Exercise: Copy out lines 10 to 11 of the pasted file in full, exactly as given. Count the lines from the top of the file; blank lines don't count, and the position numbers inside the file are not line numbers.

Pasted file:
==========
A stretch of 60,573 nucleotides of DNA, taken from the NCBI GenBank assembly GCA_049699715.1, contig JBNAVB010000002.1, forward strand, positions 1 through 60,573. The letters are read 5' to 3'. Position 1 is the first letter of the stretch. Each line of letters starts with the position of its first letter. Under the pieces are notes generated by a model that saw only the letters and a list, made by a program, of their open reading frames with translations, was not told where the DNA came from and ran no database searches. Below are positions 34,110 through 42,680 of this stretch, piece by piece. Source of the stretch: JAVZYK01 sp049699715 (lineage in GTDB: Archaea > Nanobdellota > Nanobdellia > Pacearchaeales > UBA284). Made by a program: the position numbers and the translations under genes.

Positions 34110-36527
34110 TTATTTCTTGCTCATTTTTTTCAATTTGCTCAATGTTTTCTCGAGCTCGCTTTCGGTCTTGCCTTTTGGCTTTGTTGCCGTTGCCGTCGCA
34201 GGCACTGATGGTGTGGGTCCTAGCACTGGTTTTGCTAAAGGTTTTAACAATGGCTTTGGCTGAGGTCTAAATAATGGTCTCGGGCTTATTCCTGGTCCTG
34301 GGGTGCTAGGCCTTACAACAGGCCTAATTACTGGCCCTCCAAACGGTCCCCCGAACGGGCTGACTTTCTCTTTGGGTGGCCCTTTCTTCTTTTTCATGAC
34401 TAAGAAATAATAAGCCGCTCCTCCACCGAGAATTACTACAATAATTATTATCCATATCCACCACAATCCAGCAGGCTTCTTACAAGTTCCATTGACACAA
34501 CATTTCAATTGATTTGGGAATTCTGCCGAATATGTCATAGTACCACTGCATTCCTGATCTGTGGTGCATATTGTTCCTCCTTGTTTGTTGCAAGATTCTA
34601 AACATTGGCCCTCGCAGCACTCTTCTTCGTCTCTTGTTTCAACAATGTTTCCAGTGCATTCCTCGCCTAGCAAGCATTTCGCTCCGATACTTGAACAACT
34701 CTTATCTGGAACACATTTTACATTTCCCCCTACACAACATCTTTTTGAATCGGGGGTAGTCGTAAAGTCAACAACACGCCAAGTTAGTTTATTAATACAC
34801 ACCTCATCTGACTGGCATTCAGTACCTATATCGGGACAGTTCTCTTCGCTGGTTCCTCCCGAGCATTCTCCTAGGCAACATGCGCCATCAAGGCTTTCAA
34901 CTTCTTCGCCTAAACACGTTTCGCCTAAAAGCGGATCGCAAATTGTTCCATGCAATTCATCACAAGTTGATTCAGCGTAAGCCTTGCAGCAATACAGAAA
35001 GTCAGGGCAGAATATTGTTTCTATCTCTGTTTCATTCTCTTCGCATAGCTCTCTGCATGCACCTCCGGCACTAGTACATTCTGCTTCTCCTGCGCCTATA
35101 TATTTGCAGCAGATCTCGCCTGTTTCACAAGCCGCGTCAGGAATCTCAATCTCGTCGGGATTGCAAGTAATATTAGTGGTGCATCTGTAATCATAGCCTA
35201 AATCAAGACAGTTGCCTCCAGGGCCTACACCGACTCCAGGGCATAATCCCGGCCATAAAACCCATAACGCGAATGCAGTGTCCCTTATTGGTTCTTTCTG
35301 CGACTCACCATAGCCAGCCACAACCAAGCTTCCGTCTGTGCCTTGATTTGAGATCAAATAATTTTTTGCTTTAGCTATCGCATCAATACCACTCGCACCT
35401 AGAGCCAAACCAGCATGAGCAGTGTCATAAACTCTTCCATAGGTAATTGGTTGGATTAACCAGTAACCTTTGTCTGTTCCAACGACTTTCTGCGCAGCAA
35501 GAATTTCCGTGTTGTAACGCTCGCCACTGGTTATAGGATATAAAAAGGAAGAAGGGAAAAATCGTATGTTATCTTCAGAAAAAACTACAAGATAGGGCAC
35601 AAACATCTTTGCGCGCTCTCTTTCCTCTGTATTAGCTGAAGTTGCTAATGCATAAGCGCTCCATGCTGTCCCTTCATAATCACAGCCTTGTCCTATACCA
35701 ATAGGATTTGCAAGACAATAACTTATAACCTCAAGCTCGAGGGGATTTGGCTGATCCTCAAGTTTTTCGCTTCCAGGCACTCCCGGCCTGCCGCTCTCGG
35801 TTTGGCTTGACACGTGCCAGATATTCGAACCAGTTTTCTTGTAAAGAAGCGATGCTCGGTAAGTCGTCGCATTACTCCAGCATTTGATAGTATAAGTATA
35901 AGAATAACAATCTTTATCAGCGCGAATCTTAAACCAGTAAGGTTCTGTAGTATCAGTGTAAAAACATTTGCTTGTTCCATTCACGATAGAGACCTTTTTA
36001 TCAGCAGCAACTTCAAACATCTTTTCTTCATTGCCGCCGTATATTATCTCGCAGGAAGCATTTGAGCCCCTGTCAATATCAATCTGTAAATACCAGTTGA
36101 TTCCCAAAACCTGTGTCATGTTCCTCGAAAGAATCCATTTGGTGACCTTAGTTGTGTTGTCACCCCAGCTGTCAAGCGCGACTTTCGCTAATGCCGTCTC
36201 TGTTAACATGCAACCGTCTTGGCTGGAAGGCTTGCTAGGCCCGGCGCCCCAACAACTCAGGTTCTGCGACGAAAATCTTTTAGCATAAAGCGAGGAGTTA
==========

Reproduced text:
34801 ACCTCATCTGACTGGCATTCAGTACCTATATCGGGACAGTTCTCTTCGCTGGTTCCTCCCGAGCATTCTCCTAGGCAACATGCGCCATCAAGGCTTTCAA
34901 CTTCTTCGCCTAAACACGTTTCGCCTAAAAGCGGATCGCAAATTGTTCCATGCAATTCATCACAAGTTGATTCAGCGTAAGCCTTGCAGCAATACAGAAA